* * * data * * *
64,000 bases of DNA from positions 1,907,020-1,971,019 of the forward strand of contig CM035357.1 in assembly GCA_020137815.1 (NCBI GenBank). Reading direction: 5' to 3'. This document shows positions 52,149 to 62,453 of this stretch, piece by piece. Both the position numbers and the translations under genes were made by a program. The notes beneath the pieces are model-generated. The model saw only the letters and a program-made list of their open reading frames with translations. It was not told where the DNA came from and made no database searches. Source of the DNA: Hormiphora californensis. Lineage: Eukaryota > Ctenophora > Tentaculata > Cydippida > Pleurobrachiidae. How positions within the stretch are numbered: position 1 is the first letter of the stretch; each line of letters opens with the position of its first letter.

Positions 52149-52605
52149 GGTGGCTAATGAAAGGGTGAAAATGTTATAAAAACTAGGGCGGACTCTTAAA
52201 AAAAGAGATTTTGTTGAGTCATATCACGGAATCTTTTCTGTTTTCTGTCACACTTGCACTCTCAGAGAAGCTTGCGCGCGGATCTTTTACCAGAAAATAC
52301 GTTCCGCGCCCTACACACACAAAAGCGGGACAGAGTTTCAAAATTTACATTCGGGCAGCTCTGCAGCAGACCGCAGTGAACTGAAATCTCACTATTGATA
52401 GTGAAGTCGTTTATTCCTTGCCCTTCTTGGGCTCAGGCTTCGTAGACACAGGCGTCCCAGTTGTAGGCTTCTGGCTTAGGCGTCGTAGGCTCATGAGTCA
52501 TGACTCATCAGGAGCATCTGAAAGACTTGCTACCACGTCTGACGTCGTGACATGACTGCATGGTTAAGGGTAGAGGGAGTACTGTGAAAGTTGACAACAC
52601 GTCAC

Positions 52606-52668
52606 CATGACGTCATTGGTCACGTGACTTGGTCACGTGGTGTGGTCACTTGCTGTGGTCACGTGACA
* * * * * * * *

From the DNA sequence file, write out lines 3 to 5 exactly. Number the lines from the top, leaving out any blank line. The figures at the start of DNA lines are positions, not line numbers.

52149 GGTGGCTAATGAAAGGGTGAAAATGTTATAAAAACTAGGGCGGACTCTTAAA
52201 AAAAGAGATTTTGTTGAGTCATATCACGGAATCTTTTCTGTTTTCTGTCACACTTGCACTCTCAGAGAAGCTTGCGCGCGGATCTTTTACCAGAAAATAC
52301 GTTCCGCGCCCTACACACACAAAAGCGGGACAGAGTTTCAAAATTTACATTCGGGCAGCTCTGCAGCAGACCGCAGTGAACTGAAATCTCACTATTGATA